ISACA Tackles the Cloud
ISACA® provides its members and constituents valuable, integrated and comprehensive information on the risk and benefits of cloud computing. Development of the material is driven by ISACA members who are global subject matter experts in audit/assurance, information security, IT risk management and governance of enterprise IT. Through this coordinated effort, ISACA provides a variety of ways for IT and business professionals to learn about, demonstrate proficiency in, and ensure trust and value from cloud computing activities.
Generally speaking, ISACA cloud activities (overseen by a task force of ISACA international leaders) can be categorized in 4 areas:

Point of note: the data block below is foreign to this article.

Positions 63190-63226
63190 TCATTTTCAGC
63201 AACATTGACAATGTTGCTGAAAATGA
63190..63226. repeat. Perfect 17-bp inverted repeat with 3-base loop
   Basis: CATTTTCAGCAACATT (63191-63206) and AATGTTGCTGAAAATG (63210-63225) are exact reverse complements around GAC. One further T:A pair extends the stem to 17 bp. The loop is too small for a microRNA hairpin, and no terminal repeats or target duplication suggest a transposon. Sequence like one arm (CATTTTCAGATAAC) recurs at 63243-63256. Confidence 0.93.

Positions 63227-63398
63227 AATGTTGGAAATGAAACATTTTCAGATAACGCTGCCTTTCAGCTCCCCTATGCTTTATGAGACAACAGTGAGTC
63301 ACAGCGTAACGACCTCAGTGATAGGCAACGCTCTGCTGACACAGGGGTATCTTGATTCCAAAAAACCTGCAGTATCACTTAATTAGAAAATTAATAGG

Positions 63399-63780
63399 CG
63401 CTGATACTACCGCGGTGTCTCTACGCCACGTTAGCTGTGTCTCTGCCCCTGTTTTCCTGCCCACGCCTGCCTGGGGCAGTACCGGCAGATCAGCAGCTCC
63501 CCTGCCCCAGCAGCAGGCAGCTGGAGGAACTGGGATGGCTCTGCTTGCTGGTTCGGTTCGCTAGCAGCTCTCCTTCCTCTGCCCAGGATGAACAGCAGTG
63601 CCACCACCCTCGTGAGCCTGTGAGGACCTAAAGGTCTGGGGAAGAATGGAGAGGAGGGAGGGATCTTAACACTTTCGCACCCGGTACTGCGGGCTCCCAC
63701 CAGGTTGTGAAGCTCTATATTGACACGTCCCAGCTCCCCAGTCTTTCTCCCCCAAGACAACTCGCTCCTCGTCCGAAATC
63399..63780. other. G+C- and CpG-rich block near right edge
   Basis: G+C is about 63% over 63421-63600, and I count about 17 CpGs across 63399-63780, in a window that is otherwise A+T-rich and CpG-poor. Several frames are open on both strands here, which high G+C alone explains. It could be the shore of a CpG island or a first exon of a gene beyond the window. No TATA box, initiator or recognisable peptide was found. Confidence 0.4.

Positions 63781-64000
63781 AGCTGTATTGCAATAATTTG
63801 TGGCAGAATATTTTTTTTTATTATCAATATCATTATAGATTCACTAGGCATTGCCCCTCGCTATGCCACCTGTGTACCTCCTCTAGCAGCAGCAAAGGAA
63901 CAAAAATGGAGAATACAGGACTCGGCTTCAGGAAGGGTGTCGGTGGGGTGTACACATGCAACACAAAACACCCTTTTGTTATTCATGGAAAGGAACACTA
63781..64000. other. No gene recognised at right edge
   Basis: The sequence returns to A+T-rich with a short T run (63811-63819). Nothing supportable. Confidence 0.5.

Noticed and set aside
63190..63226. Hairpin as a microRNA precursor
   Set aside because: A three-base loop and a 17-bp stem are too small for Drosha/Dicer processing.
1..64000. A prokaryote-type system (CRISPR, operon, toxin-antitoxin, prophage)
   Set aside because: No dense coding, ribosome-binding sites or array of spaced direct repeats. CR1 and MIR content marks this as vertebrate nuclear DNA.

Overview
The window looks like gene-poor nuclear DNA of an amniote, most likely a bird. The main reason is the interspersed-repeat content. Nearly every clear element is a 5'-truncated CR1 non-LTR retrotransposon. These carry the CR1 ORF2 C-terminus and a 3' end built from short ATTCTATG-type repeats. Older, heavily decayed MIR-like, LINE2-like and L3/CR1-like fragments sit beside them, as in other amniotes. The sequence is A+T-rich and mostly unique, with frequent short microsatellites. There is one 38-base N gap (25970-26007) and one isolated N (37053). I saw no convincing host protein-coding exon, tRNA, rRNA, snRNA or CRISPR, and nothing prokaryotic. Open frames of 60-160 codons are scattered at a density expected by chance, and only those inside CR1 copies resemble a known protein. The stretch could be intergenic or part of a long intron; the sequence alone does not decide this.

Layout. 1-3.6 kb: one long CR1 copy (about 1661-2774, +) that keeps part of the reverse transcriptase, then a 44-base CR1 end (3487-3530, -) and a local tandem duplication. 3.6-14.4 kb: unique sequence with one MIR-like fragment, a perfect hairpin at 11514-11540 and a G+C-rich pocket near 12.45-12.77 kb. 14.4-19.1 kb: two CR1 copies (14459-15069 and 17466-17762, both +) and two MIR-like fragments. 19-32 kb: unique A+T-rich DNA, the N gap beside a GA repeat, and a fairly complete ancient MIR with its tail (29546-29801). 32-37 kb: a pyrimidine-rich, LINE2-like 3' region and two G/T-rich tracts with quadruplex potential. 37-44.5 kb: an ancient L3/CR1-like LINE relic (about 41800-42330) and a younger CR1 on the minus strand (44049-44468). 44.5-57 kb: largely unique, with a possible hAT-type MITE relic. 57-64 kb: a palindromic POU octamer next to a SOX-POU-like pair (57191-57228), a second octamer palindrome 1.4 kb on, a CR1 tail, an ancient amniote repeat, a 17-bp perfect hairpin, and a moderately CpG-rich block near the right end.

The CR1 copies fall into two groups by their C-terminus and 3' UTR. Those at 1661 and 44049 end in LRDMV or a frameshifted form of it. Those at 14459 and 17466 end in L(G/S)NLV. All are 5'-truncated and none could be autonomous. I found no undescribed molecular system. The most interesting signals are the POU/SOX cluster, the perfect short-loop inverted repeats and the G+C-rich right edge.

- Knowledge—ISACA produces research publications and other documents on cloud computing that provide both technical and business views into what is needed to capitalize on cloud technologies, while mitigating risk. Examples include:
- Certification—ISACA certifications address cloud computing content and questions, ensuring that those who earn the certifications demonstrate mastery of the topic. Specifically, the certification materials include:
- Cloud content in the job analysis for all 4 certifications (by 2014)
- Cloud content in knowledge statements
- Cloud content in review manuals
- Cloud concepts in exams
- Education—ISACA offers 2 ways to learn from the pros. Live and online educational programs are taught by global speakers who are experts in the field. Knowledge sharing with colleagues takes place during networking opportunities at live events and in online communities. Examples include:
- Live and archived webinars on topics such as IT control objectives for the cloud
- Virtual tradeshows on cloud security and the state of the cloud
- The Cloud Computing Group in the ISACA Knowledge Center